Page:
When a function has no arguments, it does not receive any data from the calling function. Similarly, when it does not return a value, the calling function does not receive any data from the called function. There is no data transfer between the calling function and called the function. The function is only executed and nothing is obtained. Such functions may be useful to print some messages, draw a line or split the line, etc.

Calling functionAnalysisCalled function

main() {
     ……;
     ……;
     abc();
     ……;
     ……;
}

No arguments are passed

No values are sent back

abc() {
     ……;
     ……;
     ……;
     ……;
}

Example:

#include <stdio.h> 
void abc() 
{ 
    printf("\nhello xyz"); 
} 
int main() 
{ 
    abc(); 
    printf("\nhello main"); 
    return 0; 
}

Output: 

hello xyz                                                                                                                                                    
hello main  

Function with arguments and no return type

Function receiving data from the calling function. But it does not return a value; the calling function receives data from the called function. And called function is does not returning any values. There is one direction data transfer between the calling function and called function.

Calling functionAnalysisCalled function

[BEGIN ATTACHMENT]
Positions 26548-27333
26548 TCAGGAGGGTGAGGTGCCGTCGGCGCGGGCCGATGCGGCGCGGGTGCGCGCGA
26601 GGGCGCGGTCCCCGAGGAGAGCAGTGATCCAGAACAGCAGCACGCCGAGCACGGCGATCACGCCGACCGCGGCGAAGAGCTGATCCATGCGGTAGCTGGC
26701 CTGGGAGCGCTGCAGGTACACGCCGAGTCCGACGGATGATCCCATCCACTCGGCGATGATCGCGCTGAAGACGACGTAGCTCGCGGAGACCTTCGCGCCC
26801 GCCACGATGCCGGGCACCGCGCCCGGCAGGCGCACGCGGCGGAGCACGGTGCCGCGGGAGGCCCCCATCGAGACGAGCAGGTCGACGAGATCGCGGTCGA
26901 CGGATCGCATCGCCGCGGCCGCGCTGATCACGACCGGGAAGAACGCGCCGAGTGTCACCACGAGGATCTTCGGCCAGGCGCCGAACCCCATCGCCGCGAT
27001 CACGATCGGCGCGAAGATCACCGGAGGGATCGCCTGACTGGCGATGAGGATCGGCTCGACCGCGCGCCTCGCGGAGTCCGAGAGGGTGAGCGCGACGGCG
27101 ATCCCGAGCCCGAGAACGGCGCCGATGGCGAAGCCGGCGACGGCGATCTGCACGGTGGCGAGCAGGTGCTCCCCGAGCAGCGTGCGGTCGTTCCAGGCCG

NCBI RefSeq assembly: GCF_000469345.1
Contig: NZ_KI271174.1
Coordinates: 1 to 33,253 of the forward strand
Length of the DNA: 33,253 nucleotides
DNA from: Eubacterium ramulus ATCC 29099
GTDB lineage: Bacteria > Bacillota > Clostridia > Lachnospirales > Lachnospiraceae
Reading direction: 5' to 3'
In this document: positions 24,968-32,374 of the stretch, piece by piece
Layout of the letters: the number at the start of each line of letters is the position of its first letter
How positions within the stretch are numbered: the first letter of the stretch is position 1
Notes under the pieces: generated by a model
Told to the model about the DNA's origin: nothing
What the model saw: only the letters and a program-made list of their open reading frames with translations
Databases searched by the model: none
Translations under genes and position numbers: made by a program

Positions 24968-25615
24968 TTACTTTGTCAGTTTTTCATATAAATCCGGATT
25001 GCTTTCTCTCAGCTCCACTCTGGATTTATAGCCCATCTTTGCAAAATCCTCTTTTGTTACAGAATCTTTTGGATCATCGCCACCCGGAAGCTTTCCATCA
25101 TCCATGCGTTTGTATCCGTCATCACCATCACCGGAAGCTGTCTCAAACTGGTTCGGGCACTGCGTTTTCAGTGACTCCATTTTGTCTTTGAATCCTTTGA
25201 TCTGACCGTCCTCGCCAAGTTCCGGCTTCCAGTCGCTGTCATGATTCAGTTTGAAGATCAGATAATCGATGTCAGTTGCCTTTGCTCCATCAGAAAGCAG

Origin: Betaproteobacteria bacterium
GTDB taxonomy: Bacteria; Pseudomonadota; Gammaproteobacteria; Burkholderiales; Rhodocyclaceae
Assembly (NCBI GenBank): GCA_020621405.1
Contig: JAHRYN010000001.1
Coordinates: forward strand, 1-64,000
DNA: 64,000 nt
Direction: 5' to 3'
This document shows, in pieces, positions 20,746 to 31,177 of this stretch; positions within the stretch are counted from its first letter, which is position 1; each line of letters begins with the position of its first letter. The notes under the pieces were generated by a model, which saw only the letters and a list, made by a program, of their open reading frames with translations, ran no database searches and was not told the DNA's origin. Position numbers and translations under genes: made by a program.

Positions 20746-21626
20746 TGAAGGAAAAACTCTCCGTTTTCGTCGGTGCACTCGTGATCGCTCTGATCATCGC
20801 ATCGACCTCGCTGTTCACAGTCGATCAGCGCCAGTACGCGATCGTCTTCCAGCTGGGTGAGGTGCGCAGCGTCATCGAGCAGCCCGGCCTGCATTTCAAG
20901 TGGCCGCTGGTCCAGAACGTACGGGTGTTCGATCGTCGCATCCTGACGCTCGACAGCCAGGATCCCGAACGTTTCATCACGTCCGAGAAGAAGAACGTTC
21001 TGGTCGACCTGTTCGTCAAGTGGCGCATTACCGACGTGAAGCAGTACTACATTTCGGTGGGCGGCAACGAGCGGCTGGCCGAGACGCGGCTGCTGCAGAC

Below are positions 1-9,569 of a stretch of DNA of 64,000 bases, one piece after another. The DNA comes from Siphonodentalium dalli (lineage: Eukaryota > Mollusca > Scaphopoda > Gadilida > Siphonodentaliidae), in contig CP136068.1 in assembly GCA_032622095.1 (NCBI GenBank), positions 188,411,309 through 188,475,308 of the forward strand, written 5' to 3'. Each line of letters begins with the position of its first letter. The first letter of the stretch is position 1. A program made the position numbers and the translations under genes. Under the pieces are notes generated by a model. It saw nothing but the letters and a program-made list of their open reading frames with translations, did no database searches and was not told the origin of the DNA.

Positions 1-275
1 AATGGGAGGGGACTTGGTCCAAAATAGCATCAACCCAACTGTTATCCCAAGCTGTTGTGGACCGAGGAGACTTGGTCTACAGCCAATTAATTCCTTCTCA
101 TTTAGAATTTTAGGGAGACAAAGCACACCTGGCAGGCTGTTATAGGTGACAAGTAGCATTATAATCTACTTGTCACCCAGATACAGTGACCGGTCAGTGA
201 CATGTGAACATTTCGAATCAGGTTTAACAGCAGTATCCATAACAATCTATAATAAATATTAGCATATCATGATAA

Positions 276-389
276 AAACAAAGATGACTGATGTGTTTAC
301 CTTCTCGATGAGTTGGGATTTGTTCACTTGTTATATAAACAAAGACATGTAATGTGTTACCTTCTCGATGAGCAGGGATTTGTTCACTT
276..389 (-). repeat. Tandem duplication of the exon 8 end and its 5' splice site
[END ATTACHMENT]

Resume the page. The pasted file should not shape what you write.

main() {
     ……;
     ……;
     abc(x);
     ……;
     ……;
}

Arguments are passed

No values are sent back

abc(y) {
     ……;
     ……;
     ……;
     ……;
}

Example:

#include <stdio.h> 
int main() 
{ 
    void sum(int,int); 
    sum(10,20); 
} 
void sum(int a, int b) 
{ 
    printf("sum of a,b=%d",a+b); 
}

Output:

sum of a,b=30

Function with no arguments and return value

When a function has no arguments, it does not receive any data from the calling function. But called function returning the value back to the calling place. There is one direction data transfer between the called function and calling function.

Calling functionAnalysisCalled function

main() {
     int z;
     ……;
     z=abc();
     ……;
     ……;
}

No Arguments are passed

values are sent back

abc() {
     int y=5;
     ……;
     ……;
     return y;
}

Example:

#include <stdio.h> 
int getNumber() 
{ 
    int n; 
    printf("Enter a value: "); 
    scanf("%d",&n); 
    
    return n; 
} 
int main() 
{ 
    int i; 
    i=getNumber(); 
    printf("%d",i); 
    return 0; 
}

Output:

Enter a value: 10                                                                                                                                            
10    

                                                                                                                                               

Function with arguments and return type

Function receiving data from the calling function, and called function returning the value to back to the calling place. There is two direction data transfer between the calling function and called function.

Calling functionAnalysisCalled function

main() {
     int y,z;
     ……;
     z=abc(y);
     ……;
     ……;
}

Arguments are passed

values are sent back

abc() {
     int y=5;
     ……;
     ……;
     return y;
}

Example:

#include <stdio.h> 
int sum(int v1,int v2)
{ 
    return v1+v2; 
} 
int main() 
{ 
    int i; 
    i=sum(10,20); 
    printf("%d",i); 
    
    return 0; 
}
Output: 30 

Formal arguments and Actual arguments

Parameters are used in three places, in a declaration, function call, and function definition.